HYP: Once, I returned to my hometown for an exhibition and didn’t let my mother know, and I found that my mother was knitting hats, and I was told that a purchaser from a hat factory wanted to buy my mother’s hats and was going to pay my mom 2 yuan per hat. Usually, one hat is around 7 to 8 yuan, the purchaser pays too little, and I asked her why did you start knitting hats again? And she said there is nothing to do in her life, she likes to kill time by knitting hats. I suddenly realized that my mother still hasn’t changed from the way she used to live.
There are a lot of women playing card games and Mahjong in the town, this is what the housewives often do, but my mother holds the opinion that as she always loses at cards, she would prefer to spend her time doing something meaningful rather than waste money on card games, even though the salary is meager.
KL: That sounds like my mom, too.
HYP: I understand my mother, she was born in the 50s to 60s in the days of planned economy. Thrift is implanted in her character under the background of food rationing and other hardships. She is accustomed to living in a way of saving money that determines the way she looks at the world. Then she would think in this way: “ if someone pays me, I will knit hats no matter how much he gives me, even 1 kuai, 2 kuai.” But you know, some woolen yarn is of such poor quality that sometimes her hands blistered.
HYP: I can’t tell her about all of things I’m preaparing because I want to pretect her. I have to pre-arrange all of stuff before she involves in this project. I don’t regard myself as an artist, I feel more like a director, you know, because this story is like a movie which exists in reality. So that’s the story about the hats from my mom.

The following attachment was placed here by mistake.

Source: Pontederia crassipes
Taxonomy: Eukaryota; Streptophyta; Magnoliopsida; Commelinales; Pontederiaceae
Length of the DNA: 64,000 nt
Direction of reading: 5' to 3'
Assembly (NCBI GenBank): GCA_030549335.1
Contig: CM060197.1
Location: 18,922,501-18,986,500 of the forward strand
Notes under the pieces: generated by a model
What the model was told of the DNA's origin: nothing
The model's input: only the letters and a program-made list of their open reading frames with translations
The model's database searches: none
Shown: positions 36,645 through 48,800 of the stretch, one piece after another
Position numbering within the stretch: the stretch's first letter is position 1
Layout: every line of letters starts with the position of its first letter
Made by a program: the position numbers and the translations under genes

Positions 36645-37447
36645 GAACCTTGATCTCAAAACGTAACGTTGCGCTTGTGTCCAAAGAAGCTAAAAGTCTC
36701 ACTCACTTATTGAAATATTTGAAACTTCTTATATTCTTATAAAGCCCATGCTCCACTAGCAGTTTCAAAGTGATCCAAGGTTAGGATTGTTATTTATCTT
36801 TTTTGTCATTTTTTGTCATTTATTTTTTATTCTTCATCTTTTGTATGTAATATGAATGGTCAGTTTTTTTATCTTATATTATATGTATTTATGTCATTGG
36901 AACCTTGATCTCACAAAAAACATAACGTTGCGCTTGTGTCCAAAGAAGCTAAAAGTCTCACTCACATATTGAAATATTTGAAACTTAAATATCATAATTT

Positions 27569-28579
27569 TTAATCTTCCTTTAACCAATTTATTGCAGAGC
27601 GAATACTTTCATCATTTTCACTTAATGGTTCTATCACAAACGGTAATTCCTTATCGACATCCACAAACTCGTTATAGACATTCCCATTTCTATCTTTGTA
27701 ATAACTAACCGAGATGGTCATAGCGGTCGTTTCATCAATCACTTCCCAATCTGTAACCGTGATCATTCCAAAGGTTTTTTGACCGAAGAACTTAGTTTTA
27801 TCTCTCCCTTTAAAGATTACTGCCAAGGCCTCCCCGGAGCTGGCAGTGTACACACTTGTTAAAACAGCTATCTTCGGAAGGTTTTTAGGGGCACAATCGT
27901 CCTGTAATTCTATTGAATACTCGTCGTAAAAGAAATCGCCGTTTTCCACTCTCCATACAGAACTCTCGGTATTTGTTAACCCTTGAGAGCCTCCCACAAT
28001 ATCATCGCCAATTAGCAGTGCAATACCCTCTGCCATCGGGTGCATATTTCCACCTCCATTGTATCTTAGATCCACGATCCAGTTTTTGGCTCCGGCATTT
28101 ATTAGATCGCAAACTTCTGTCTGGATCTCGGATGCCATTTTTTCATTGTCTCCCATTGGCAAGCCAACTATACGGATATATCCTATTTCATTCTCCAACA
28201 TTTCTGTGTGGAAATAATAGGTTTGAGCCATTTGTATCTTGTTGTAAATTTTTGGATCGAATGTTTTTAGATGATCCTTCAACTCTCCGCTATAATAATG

HYP: After that, I decided to help her. Initially, I wanted to collect my mom’s hats, but I knew she would not be willing to give them to me. Then I found one of my college classmates - Xiaofang. (I named her) She would love to help me after she knew this story, and then under my instructions, she found my mother and told her that a French hat company based in Lyons wanted to buy her hats and provided her a good price. My mom was so happy and agreed to cooperate with Xiaofang.
My mother can’t speak Mandarin, and doesn’t know how to use Wechat, so it was a little difficult for her to start business with Xiaofang, especially when Xiaofang paid my mother by WeChat, my mom didn’t know how to withdraw money, as well as she fact she doesn’t trust the internet, so for a long time, she thought if she would suffer a loss through the internet. But after several deals, she gradually got used to WeChat and knew how to accept the “transfer,” although she still doesn’t know how to pay by Wechat.
Once, I put the bag of hats in my studio and my friend Hezhi who is also an artist, asked me what was going on, and I told the story to him, then he put forward an idea that I should hold an exhibition. Later, he spoke to Arrow Factory and they gave me an exhibition in November last year. Wangwei, the boss of this project, approved the proposal after only 10 days.